An Indian art movement dating back to 1974. It began life with art as a political manifestation against the turmoil, civil unrest and corruption of the age. Therefore much Samikshavad has a nerve and a narrative as expressed through the synthesis of modern elements, and things inherited from classical Indian art. It has no or little connection to Western art. For the Indians themselves, one important point of departure is that Samikshavad is concerned with what’s happening outside the indiviual, whereas much western art in the period concerned the inner life of the artists. While it is a sweeping generalisation which offends many, there is perhaps a kernel of truth in that.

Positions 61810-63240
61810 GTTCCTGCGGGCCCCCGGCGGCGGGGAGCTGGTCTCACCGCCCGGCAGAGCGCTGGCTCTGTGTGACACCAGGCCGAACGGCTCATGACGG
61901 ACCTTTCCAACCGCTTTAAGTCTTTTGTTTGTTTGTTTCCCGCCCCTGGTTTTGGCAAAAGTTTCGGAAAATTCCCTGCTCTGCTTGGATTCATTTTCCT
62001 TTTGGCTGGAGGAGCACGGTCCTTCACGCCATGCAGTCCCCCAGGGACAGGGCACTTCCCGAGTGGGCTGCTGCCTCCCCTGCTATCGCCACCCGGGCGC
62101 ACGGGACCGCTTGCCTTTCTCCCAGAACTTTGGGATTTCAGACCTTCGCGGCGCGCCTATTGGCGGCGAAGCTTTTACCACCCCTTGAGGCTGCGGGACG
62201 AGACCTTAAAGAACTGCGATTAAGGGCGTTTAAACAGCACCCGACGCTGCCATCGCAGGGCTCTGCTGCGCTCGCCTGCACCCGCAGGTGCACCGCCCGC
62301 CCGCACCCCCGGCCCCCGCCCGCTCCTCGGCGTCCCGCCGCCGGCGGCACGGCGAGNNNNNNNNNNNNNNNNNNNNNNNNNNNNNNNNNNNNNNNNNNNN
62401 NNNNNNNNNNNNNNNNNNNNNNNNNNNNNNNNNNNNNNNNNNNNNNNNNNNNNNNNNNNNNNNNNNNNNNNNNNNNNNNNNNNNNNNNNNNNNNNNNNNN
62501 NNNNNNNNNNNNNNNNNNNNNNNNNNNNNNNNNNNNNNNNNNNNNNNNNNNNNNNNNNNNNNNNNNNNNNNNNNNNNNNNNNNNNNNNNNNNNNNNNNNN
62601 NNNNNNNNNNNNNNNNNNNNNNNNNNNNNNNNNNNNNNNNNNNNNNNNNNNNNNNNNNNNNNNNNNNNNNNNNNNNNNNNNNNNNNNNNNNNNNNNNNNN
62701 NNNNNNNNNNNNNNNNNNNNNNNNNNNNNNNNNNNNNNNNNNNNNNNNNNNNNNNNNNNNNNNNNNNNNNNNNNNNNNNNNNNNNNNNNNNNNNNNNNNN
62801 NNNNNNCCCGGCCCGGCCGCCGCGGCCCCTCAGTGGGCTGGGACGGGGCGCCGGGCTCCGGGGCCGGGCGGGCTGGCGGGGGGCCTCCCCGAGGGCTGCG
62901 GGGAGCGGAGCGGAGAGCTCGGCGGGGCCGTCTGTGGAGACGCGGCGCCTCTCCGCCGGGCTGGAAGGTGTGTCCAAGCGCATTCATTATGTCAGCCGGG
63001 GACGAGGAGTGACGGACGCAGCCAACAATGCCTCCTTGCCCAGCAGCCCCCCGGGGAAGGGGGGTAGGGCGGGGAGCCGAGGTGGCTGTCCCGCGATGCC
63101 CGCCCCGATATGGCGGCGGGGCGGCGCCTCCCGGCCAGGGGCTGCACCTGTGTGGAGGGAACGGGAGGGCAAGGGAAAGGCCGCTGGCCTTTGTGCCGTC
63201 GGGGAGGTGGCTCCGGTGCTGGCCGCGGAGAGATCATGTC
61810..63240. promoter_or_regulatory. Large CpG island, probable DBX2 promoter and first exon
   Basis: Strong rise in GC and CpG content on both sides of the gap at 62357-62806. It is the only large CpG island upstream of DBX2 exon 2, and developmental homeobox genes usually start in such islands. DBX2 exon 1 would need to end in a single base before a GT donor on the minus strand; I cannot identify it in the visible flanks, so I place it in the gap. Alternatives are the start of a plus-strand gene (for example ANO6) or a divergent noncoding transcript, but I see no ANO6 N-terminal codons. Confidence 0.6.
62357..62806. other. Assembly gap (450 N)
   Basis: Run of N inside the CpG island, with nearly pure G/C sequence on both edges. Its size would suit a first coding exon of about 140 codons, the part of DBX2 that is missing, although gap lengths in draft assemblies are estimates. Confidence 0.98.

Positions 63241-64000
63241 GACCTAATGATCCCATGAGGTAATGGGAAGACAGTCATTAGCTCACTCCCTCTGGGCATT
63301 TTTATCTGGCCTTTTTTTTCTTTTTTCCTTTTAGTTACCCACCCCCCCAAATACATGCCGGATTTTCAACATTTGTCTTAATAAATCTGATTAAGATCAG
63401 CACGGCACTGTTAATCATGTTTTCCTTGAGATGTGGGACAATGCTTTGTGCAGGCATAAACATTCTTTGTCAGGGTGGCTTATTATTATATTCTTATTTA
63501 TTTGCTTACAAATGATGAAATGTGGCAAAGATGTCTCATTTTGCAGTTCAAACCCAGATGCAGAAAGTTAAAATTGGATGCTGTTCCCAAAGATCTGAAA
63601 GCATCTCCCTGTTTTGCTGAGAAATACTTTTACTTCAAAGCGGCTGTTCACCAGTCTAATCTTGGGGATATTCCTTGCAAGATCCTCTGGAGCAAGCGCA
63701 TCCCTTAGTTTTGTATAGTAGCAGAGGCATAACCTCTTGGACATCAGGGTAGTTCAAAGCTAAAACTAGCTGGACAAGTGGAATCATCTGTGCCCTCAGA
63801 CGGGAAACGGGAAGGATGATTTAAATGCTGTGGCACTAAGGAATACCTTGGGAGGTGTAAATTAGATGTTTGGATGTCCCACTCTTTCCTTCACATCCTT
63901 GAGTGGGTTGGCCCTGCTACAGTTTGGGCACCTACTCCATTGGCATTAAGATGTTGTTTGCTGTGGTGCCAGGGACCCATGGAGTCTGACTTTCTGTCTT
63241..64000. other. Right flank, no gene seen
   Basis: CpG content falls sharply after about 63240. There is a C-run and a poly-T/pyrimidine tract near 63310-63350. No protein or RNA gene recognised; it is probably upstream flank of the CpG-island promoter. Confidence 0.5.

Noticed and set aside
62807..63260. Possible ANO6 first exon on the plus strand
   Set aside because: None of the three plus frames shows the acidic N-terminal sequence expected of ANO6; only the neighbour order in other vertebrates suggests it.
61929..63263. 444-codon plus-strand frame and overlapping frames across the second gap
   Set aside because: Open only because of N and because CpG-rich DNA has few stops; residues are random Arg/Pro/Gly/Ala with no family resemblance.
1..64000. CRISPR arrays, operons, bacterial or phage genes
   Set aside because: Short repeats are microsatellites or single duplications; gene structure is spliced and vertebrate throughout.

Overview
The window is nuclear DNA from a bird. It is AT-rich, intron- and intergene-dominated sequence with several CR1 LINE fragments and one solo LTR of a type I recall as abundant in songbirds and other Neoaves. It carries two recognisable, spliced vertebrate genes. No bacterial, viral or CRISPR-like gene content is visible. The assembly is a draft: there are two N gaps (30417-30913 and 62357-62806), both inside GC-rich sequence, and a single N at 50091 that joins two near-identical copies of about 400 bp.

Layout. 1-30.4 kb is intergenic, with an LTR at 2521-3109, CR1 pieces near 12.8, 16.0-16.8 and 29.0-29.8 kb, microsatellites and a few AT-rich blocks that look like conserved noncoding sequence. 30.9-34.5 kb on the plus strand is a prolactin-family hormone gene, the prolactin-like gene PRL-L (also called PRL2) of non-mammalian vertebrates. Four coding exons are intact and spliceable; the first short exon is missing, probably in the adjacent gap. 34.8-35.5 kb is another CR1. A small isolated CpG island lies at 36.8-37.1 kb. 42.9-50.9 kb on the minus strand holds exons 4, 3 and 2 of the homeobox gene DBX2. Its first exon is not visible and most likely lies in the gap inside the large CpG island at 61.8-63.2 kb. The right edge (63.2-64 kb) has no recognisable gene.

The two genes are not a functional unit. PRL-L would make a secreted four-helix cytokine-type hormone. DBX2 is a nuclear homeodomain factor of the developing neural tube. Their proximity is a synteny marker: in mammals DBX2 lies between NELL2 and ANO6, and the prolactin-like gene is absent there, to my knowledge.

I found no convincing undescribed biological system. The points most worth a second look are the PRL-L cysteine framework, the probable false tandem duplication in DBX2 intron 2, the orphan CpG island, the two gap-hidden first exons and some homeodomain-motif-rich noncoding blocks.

As an artform Samikshavad is symbolic. It clearly also has some sad, but equally ironical and satirical references to a time and age that requires insight in the current affairs of india from the 1970s and onwards. For those of us who are not that well versed in recent Indian history, it is an opportunity to be drawn in or just enjoy the art for esthetic reasons whether we get it or not.

Samiksha is the Indian Sanskrit term for criticism of society. A manifesto of the movement was published at the first exhibition at the AIFACS Gallery in 1979 at Delhi.

Artists who have been inspired by this movement include Ravindra Nath Mishra, Virendra Prasad Singh, Ram Shabd Singh, Raghuvir Sen Dhir, Hridya Narayan Mishra, Santosh Kumar Singh, and Ved Prakash Mishra.

You can read more about art movements here.